All-Around Swimmer Bollier A Workhorse For Cardinal

By Ann Killion
Stanford's Bobby Bollier swims a lot of events. It doesn't bother him. He doesn't crumble under the pressure. He doesn't panic. He just swims.

"You don't get many guys like that," said Stanford assistant coach Ted Knapp. "There are a lot of one or two event swimmers. But Bobby is good for three, and even four or five events. There's not a lot of drama with him. He's not someone you need to babysit."

The junior swimmer from Mission Hills, Kan., likes diversity. He grew up swimming for the elite Kansas City Blazers, which gave him a great skill set and training background.

But Bollier said he was getting close to burning out in high school

"Now I'm having fun," he said. "[Doing] the same program wears on me. It's good to change things up."

By doing a variety of events - the 200 butterfly, which he calls "my baby," middle distance freestyle, the occasional IM - Bollier keeps things fresh.

"College swimming makes the sport fun again," he said. "It raises the stakes. You're training for little short term goals alongside long term goals."

But Bollier is interested in expanding his efforts beyond college swimming. Last summer, he trained in Fullerton with [former Michigan coach] Jon Urbanchek at FAST, the Fullerton Aquatics Sports Team that was recently named a U.S. Olympic Committee professional and post-grad training center. In December Bollier competed against an elite international field at the short course World Championships in Dubai, which he said helped him grow as a swimmer.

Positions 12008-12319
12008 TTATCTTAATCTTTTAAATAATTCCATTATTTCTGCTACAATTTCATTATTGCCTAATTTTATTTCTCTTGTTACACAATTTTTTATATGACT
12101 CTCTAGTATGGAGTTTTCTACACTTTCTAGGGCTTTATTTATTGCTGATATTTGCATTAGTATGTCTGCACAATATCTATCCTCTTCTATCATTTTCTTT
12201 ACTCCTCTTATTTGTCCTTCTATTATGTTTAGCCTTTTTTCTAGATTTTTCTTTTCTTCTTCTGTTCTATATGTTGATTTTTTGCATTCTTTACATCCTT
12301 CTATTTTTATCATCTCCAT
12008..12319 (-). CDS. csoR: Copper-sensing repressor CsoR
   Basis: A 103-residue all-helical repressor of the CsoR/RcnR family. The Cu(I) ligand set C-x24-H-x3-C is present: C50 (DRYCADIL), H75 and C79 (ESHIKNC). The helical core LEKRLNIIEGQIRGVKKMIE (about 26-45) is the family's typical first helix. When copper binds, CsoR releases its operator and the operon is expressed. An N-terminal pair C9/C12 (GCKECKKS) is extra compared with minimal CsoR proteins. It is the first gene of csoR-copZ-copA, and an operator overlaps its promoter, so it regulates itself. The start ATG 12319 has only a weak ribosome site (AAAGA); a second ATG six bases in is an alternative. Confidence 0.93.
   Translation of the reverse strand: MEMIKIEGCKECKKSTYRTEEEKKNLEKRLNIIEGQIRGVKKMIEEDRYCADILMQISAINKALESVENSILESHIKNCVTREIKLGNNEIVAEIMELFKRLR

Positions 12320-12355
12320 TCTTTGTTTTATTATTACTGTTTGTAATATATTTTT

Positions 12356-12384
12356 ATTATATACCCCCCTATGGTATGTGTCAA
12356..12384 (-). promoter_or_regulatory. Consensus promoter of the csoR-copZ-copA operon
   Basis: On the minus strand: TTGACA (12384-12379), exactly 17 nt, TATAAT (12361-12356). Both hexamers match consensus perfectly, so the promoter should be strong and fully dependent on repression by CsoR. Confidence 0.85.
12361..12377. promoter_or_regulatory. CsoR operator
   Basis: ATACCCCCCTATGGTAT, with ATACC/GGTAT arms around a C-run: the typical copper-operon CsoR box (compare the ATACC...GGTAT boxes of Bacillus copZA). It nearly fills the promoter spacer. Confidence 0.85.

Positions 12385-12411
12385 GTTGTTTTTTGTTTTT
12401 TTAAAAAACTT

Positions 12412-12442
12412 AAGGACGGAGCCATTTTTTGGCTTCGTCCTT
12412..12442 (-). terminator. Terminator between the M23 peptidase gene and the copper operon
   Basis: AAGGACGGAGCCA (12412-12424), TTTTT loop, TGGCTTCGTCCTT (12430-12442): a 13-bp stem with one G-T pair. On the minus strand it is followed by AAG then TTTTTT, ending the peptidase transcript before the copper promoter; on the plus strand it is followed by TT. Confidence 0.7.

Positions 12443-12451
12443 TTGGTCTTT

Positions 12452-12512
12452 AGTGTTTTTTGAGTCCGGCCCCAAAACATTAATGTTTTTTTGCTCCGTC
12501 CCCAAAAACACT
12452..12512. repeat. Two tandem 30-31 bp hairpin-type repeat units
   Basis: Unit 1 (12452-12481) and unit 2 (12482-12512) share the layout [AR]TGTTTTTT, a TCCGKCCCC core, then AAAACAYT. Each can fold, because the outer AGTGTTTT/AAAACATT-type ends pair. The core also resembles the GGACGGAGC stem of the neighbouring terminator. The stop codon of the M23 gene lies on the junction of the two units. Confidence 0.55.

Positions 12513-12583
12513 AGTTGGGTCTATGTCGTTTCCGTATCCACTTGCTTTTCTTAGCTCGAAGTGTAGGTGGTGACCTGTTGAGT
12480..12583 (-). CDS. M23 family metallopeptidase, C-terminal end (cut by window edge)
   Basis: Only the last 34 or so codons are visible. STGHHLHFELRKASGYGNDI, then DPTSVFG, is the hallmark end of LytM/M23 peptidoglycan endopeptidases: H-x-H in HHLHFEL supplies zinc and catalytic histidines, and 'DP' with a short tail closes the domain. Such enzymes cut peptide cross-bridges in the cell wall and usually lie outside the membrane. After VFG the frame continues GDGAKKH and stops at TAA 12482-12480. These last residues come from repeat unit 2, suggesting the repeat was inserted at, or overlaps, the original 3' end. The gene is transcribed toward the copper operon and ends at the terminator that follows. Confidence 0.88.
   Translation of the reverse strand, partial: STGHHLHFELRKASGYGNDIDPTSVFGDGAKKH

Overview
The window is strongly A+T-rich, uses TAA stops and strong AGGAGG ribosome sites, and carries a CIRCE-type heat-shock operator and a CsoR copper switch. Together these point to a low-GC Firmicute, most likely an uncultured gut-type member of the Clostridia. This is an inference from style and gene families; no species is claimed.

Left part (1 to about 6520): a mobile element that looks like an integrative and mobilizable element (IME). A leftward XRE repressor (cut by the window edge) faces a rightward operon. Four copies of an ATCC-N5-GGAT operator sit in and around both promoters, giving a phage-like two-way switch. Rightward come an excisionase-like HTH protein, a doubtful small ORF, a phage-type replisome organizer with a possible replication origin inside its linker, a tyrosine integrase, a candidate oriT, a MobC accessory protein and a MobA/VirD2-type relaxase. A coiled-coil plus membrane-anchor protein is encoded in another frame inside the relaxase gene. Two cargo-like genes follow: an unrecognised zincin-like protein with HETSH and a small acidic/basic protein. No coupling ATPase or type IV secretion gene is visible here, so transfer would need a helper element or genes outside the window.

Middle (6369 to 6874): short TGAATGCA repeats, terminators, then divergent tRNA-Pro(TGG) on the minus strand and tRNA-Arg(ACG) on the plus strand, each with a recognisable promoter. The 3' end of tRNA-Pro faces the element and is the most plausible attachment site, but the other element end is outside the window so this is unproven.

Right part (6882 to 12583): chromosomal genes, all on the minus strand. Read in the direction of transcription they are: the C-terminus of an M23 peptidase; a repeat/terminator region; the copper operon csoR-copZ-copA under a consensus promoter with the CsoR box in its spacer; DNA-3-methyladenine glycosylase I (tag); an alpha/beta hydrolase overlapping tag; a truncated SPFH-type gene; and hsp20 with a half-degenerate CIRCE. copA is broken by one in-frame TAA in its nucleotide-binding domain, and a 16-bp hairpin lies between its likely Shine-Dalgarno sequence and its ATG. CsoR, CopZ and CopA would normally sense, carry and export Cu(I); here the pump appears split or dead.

The son of two physicians - whose mother Barbara is now a Kansas state representative - Bollier is an engineering major, eyeing a career in mechanical engineering. He calls school a priority and may take a fifth year in order to spread out his classes.

He figures to be busy in the pool in the coming year. Bollier has one more year of Stanford eligibility and will also be aiming for the 2012 Olympic trials.

"He's certainly a contender to make the [Olympic team]," Knapp said.

But for the short term, Bollier will be focusing on helping Stanford succeed, first at the Pac-10 Championships in Washington and then at the NCAA Championships in Austin, Texas, in March. Hopes are high for the Stanford team, which - Bollier included - suffered from a gastrointestinal sickness at last year's NCAA Championships.

Knapp isn't sure yet what events Bollier will be swimming in the championships because he has so many options.

"We'll use him in multiple ways," Knapp said. "He's a real workhorse. He's a big, big part of our team."

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